If there is a chance that your private key is compromised you have to revoke it immediately. If your public key was part of a keyring, then you should post you revocation certificate to the same keyring exactly the same way as you posted your key. The keyring servers are add-only, so there is no way to withdraw a revocation certificate. Once it is posted your key is revoked.

However the problem is that rpm is not aware of public keyrings, it can only use a local keyring database.

Signing rpm packages

Import the key

In order to sign the package you have to import the keys. See the 'Restoring the key' section on how to do this.

Signing a package

After importing the public key to the RPM DB edit the ~/.rpmmacros file and put the following information
        %_signature gpg
        %_gpg_name  <Your Name which is in the gpg key>
Then one can sign already existing packages with

        gpg --resign *.rpm
or sign the rpm package during build with
        rpmbuild -ba --sign SPEC/package.spec
Real paranoid sysadmins use their own version of gpg from a USB drive, i.e. safe against compromised gpg binaries. In this case use the following ~/.rpmmacros file:
       %_signature gpg
       %_gpg_path /mnt/disk/keys/.gpg
       %_gpg_name gLite Certification <glite@foo.com>
       %_gpgbin /mnt/disk/gpg/gpg.exe

Verifying the signatures

When you would like to check digital signature, you need to import the public key into the RPM database:

        wget http://glite.org/certifkey.pub
        rpm --import certifkey.pub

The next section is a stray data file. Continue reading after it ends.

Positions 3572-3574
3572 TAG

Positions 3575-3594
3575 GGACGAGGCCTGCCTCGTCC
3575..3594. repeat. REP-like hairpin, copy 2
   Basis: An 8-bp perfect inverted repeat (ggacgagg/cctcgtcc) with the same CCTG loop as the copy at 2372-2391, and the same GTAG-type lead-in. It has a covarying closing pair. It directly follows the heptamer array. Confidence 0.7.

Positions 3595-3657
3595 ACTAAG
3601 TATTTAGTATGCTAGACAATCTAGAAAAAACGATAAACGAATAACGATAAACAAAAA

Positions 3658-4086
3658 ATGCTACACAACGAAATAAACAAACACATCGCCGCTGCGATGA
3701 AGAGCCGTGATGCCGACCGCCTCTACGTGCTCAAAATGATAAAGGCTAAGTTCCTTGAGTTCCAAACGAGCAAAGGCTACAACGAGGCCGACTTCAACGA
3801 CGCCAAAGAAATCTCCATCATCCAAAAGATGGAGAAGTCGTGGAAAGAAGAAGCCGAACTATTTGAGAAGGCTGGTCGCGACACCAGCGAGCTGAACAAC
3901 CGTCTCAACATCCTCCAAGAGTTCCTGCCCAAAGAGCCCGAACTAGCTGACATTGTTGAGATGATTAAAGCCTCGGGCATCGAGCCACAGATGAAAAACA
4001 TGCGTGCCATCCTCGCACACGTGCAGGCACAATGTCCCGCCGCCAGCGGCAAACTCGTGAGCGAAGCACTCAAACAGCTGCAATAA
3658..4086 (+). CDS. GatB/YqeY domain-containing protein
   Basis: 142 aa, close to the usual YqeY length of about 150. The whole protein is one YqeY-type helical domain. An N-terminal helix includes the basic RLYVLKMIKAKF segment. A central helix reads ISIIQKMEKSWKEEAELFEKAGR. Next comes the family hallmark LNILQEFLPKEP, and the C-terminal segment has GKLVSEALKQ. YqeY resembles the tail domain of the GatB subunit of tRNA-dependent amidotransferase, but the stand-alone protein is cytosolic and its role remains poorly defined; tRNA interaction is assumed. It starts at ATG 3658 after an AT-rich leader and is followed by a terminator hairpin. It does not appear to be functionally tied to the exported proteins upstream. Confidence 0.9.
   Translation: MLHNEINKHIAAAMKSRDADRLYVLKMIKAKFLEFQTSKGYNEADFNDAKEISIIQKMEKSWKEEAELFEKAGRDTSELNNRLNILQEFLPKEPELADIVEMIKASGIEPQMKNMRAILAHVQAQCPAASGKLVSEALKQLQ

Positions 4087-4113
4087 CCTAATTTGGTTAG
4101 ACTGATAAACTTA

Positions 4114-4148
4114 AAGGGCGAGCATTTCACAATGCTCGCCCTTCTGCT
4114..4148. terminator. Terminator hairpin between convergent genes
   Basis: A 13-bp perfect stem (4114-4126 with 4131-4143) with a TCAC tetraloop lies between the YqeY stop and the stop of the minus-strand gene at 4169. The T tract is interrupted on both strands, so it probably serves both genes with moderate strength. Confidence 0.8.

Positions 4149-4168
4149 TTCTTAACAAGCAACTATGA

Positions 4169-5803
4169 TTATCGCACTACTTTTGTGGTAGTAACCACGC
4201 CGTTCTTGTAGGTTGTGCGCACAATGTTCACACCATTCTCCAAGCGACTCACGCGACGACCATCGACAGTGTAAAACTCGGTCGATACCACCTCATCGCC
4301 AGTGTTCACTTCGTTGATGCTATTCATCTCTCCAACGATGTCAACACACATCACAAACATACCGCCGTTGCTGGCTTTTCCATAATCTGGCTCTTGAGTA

rpm -K package.rpm
To check that the public key has really been imported you can use the command
        rpm -q gpg-pubkey --qf '%{name}-%{version}-%{release} --> %{summary}\n'

Removing rpm signature

This is not easy, so before signing create a backup with the original rpm.

Various signing procedures

Normal operation

The current procedure for signing rpms is the following:

  1. A certificator receives a patch i.e it is made available for certification
  2. A certificator certifies the patch
  3. A certificator notifies the signing responsible person (SRP) that rpms are ready to sign
  4. The SRP signs the rpms while renewing the repository
  5. The SRP checks the signature with the public key published on the web (not the local version)
  6. The SRP place the signed rpms to a new repository.
  7. The SRP marks the patch as 'signed'
  8. The patch is then moved to PPS

Issues:

  1. One should minimize the time between 3 and 4
  2. The SRP should use the key from an external, removable storage, i.e by resetting GNUPGHOME to a non standard location.
  3. The signing should be a manual action with the minimum amount of script involved

Private key has been deleted

If you accidentally delete your private key, and you are sure it is not compromised, then there is no need to revoke the old one, just releasing a new one. The following procedure could be followed.

  1. Generate a new key-pair according to the previous sections
  2. Publish your new public key

Private key has been compromised

If you accidentally delete your private key, and you are sure it is not compromised, the following procedure could be followed:

  1. Pick up the BRT (Big Red Telephone) and inform your boss.
  2. If you still have a job continue reading
  3. If you posted your public key to a keyring, post your revocation key to the same keyring.
  4. Inform your customers and make them erasing your public key from their package manager public key database
  5. Generate a new key-pair
  6. Publish your new public key

References

  1. RPM signing howto
  2. GPG HowTos
  3. GPG FAQ
  4. The Strong Distribution Model

-- GergelyDebreczeni - 27 Jan 2009

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Topic revision: r8 - 2011-04-08 - TomaszWolak